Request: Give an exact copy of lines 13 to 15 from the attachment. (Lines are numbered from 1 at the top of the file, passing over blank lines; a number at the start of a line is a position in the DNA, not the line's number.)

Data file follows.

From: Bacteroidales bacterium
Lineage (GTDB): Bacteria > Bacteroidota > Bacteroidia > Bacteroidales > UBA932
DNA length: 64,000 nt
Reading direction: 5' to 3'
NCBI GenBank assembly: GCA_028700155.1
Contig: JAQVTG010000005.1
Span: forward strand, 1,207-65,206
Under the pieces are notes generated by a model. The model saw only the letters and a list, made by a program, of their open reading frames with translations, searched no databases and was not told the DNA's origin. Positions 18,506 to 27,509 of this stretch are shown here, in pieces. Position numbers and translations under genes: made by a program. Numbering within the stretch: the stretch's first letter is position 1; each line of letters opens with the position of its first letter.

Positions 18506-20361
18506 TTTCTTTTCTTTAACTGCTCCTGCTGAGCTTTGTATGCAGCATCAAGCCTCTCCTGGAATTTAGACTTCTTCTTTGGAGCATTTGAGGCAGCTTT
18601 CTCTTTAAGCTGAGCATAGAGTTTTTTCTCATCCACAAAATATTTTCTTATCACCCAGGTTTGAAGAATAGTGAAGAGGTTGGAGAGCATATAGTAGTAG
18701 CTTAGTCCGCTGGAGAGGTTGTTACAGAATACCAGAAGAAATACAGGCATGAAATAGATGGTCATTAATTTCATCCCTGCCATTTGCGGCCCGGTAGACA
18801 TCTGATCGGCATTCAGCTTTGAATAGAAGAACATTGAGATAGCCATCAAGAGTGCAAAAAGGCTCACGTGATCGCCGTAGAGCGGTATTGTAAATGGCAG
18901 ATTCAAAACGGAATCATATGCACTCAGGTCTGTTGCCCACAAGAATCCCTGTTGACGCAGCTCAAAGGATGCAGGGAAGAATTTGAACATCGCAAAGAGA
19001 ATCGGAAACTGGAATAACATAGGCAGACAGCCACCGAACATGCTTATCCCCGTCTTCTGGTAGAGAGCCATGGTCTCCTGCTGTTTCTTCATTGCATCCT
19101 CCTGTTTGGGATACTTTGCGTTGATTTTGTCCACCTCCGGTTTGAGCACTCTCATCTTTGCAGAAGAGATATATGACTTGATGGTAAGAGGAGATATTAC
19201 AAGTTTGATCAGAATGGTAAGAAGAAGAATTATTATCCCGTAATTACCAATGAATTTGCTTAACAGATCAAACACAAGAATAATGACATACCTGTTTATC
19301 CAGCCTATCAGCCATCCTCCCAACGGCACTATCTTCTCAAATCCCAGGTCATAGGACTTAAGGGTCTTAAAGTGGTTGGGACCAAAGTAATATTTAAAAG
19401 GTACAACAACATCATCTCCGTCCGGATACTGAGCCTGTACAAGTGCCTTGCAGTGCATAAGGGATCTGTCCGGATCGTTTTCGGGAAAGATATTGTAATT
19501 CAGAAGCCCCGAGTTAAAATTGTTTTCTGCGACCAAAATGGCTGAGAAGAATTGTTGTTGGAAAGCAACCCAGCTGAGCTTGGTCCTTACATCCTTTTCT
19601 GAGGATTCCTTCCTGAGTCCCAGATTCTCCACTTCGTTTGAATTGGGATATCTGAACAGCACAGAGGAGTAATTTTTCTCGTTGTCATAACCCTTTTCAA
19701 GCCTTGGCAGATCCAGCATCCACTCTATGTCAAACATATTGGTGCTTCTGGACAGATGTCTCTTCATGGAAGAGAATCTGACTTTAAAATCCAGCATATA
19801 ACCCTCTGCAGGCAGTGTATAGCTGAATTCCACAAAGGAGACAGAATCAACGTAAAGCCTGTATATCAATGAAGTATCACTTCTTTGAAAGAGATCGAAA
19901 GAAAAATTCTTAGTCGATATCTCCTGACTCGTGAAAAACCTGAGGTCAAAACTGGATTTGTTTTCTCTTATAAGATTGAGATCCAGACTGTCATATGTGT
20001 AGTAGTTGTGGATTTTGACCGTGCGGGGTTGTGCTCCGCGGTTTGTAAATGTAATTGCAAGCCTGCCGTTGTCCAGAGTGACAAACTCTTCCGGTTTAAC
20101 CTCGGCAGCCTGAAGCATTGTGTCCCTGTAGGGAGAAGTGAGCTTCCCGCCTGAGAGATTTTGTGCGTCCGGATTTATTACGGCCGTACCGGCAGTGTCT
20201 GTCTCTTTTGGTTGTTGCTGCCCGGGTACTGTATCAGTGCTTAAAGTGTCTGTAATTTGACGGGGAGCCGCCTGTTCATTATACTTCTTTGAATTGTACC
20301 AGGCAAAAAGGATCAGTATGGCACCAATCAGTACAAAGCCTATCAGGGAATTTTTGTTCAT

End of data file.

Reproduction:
18801 TCTGATCGGCATTCAGCTTTGAATAGAAGAACATTGAGATAGCCATCAAGAGTGCAAAAAGGCTCACGTGATCGCCGTAGAGCGGTATTGTAAATGGCAG
18901 ATTCAAAACGGAATCATATGCACTCAGGTCTGTTGCCCACAAGAATCCCTGTTGACGCAGCTCAAAGGATGCAGGGAAGAATTTGAACATCGCAAAGAGA
19001 ATCGGAAACTGGAATAACATAGGCAGACAGCCACCGAACATGCTTATCCCCGTCTTCTGGTAGAGAGCCATGGTCTCCTGCTGTTTCTTCATTGCATCCT